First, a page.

Each year in the United States, nearly a dozen young competitive athletes die unexpectedly while participating in a sporting event. By screening athletes for dangerous health issues prior to participating in these activities, many of these deaths can be prevented.
The current screening program is limited, consisting of an American Heart Association 16 point history and physical examination. There is controversy whether additional testing such as electrocardiography will improve disease detection. Additional testing has proven to be overly sensitive, leading to unnecessary referrals to cardiologists, delays in sports participation and unnecessary costs. There is ongoing debate regarding the specific components of screening that should be incorporated.
Gianmichel Corrado, MD, sports medicine physician at Boston Children’s Hospital and head team physician for Northeastern University, brought the idea of researching this topic to Frederick Basilico, MD, chair of department of medicine and chief of cardiology at NEBH. Together* they conducted a study to find out if a new screening protocol (ESCAPE: Early Screening for Cardiovascular Abnormalities With Preparticipation Focused Echocardiography) would improve false-positive rates, reduce referrals, and broaden the spectrum of disease that can be captured through preparticipation screening of athletes.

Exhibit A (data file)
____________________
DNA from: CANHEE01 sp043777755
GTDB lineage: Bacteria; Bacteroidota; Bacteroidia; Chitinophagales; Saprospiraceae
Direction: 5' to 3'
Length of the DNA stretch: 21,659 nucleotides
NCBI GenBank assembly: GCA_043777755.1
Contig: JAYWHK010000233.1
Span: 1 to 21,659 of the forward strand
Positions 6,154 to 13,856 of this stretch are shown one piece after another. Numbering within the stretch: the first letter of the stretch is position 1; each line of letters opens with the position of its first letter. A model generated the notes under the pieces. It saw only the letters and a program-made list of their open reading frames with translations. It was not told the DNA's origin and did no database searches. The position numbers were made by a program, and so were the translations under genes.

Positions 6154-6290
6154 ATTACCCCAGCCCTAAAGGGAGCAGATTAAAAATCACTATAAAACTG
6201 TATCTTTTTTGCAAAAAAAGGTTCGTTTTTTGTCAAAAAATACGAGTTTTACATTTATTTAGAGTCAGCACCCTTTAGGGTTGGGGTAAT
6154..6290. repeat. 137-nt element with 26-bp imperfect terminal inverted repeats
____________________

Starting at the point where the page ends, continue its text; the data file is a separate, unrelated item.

The study was conducted with sixty-five male collegiate athletes, ages 18 to 25. To begin, each athlete was screened with a history and physical examination, an electrocardiography (ECG), and focused echocardiography performed by a noncardiologist sports medicine physician. Focused physician-operated echocardiography was performed to assess for hypertrophic cardiomyopathy and aortic root dilatation. Athletes screening positive were referred to a cardiologist for further testing.
This study provides evidence that focused physician-operated echocardiography can improve false-positive rates and broaden the spectrum of disease that is detectable through preparticipation screening of athletes. The focused echocardiography added only an average of 7 minutes to the exam time.
*Study done in collaboration with Eugene S. Yim, MD, MPH and Gianmichel Corrado, MD